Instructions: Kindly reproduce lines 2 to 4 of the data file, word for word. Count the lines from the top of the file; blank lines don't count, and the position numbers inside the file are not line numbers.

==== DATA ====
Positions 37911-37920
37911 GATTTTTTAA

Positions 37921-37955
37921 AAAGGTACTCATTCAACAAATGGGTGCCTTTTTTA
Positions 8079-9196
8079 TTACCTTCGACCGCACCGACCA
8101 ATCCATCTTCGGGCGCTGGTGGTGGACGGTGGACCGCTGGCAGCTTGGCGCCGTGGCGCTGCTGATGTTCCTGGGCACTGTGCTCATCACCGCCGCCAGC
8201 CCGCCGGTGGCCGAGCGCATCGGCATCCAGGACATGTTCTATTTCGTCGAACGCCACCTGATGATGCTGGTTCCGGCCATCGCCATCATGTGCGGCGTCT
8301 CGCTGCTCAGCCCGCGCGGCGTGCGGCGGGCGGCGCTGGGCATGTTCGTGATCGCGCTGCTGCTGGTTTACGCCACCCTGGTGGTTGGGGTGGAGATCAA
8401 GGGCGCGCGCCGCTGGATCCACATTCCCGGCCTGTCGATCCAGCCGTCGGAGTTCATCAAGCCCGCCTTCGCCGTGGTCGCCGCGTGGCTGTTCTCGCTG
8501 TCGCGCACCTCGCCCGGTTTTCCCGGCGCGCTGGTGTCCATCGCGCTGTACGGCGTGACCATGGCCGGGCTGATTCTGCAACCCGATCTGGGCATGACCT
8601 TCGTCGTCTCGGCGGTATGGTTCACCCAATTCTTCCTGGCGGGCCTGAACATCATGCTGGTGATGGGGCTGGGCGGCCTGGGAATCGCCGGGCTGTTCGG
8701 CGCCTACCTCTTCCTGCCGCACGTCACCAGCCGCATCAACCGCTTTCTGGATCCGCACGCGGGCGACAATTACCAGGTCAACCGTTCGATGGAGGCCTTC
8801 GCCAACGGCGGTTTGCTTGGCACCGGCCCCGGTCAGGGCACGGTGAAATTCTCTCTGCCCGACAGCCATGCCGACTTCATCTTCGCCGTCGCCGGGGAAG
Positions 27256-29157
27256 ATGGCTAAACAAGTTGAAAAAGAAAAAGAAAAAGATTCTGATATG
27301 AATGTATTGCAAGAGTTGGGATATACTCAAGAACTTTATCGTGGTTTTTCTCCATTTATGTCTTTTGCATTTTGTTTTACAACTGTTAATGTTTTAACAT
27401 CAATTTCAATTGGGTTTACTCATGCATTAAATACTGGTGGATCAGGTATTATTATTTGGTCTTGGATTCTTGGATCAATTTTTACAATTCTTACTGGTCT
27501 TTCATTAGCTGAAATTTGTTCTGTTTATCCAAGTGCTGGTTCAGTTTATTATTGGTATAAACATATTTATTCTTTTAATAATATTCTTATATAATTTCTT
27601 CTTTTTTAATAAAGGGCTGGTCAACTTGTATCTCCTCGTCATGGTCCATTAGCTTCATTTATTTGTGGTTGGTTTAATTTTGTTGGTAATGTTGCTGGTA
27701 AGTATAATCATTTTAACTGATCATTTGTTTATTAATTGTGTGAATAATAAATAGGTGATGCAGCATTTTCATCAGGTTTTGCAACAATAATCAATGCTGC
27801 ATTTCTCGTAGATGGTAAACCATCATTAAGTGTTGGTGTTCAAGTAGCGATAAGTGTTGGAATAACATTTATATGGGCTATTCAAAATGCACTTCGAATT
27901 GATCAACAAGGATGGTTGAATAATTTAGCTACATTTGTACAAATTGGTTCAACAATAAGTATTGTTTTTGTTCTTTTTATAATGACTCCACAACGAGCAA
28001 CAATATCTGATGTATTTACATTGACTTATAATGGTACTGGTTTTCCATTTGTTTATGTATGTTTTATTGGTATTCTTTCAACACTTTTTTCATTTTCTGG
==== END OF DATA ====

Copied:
37911 GATTTTTTAA

Positions 37921-37955
37921 AAAGGTACTCATTCAACAAATGGGTGCCTTTTTTA